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Gas Heat - Problem?

post #1 of 18
Thread Starter 
I recently moved to an apartment with gas heat. I was hesitant because I've heard of so many instances of leaks and fires and such resulting from gas heat. I've had everything turned off because of the mild temps, but lately it's been cooler. I just turned on the heat today. Bear with me because I know nothing about gas heat and don't know anyone around here to ask. Is it normal to have a gas smell coming from the radiator - it was kind of strong. I wouldn't worry except I've already had a few things go wrong in the apt. - broken drain, leaky faucet, rusty garage lock wouldn't open. I seriously thought it was a nice complex since I know people who used to live here and really liked it.

Anyway, I knew if I started to feel sick or dizzy, then to turn it off. I didn't, but the smell was strong enough that I turned it off after a few minutes and went outside. I would ask the lady that shares the townhouse with me, but I've never even seen her (probably not a good sign ). No one has said but a word to me - this lady who apparently lives a few buildings over said "hi," and I was so stunned I just gawked. So, I feel silly asking anyone. We have 24-hour mainenance (which we NEED with all the crappy apartments' problems), but I think he's sick of dealing with me, lol. I'm not one to be paranoid, as my last apt. was a half century old and NEVER did I have a problem with it. I was just wondering if anyone has experience with gas heat - I'm guessing it's pretty rare as I don't know anyone who has it - are odors natural or ok? I think the stove is also gas, and I didn't notice a strong smell with it. Will it just go away after a little while? Also, is CO2 poisoning possible with regular gas heat - I keep hearing about that, though have heard it doesn't have an odor...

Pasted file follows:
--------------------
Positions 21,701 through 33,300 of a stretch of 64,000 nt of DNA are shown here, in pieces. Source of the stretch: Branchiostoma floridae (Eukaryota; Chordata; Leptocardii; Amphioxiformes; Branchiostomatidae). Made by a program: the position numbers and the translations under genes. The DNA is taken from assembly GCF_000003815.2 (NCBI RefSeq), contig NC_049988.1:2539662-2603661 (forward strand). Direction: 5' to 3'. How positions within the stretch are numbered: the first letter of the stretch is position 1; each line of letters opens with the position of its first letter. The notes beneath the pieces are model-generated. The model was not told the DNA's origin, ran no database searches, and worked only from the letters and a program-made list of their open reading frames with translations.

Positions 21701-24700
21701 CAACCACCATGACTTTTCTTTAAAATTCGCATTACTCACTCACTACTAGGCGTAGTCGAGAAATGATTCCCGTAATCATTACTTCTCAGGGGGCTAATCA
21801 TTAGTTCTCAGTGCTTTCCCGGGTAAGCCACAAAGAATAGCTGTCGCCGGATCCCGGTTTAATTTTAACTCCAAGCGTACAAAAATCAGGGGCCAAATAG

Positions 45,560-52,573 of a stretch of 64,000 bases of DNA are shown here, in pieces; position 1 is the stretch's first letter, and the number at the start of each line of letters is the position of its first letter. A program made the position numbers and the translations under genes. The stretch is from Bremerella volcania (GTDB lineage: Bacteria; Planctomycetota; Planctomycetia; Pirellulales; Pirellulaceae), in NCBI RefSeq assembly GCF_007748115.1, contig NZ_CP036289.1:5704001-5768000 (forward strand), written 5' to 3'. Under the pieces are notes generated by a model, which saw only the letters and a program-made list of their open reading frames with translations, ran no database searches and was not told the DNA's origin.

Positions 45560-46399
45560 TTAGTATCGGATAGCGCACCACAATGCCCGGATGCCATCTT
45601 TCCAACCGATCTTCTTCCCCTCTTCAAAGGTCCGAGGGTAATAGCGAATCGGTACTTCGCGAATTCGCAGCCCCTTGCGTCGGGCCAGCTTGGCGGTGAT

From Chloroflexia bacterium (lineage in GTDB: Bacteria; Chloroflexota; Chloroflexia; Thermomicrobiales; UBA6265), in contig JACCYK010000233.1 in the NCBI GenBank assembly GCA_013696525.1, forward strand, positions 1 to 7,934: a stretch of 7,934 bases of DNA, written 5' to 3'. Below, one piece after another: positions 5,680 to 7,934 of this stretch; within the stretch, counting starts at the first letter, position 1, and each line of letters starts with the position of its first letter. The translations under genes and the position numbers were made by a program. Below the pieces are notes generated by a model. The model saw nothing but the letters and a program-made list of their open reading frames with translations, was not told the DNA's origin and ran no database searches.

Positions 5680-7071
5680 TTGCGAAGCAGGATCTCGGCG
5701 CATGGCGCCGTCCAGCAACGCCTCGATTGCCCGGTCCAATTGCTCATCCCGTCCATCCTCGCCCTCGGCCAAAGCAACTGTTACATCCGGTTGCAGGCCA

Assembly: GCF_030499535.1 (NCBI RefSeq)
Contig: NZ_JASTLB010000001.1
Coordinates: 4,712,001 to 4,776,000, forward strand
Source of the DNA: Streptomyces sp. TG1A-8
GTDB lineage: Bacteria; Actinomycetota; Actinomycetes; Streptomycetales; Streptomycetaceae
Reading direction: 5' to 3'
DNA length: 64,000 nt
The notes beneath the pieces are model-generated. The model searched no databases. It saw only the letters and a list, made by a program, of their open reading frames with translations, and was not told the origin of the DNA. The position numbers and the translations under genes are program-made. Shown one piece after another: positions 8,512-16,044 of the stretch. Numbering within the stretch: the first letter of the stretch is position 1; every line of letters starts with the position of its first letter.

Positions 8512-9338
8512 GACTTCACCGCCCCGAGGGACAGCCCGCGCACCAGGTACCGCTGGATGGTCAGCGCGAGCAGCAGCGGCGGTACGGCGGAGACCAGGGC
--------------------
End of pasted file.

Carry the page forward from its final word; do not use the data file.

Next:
post #2 of 18
Are you in the U.S. ?
post #3 of 18
I ask just because I have no idea about the what is normal for heating in the U.K.
post #4 of 18
Thread Starter 
Yeah, I live in Ohio.
post #5 of 18
I can only tell you from my experience. I was hyper, too when I first bought a stove that was natural gas. I have used natural gas heat for so many years. Your heat, like any other gas type furnace, will smell "hot" when you first turn it on for the season. I do not think it should smell really strong and I would maybe call maintenance if you feel it's a strong smell.

Also, if you are concerned about CO2 poisoning, go to Walmart or somewhere and pick up a CO2 alarm. They are kind of expensive (if I remember correctly about $30.00 ) but well worth it if you are going to worry about it.
post #6 of 18
I agree you will smell burning smell when you first turn it on - but you shouldn't smell a natural gas smell.
post #7 of 18
Thread Starter 
I'm honestly not sure if it's a hot smell or gas smell. It doesn't smell like something burning. It smells like an electric heater does when it's first turned on, but there is also a gas smell - not like car gasoline exactly, but like cooking oil. It's hard to explain...
post #8 of 18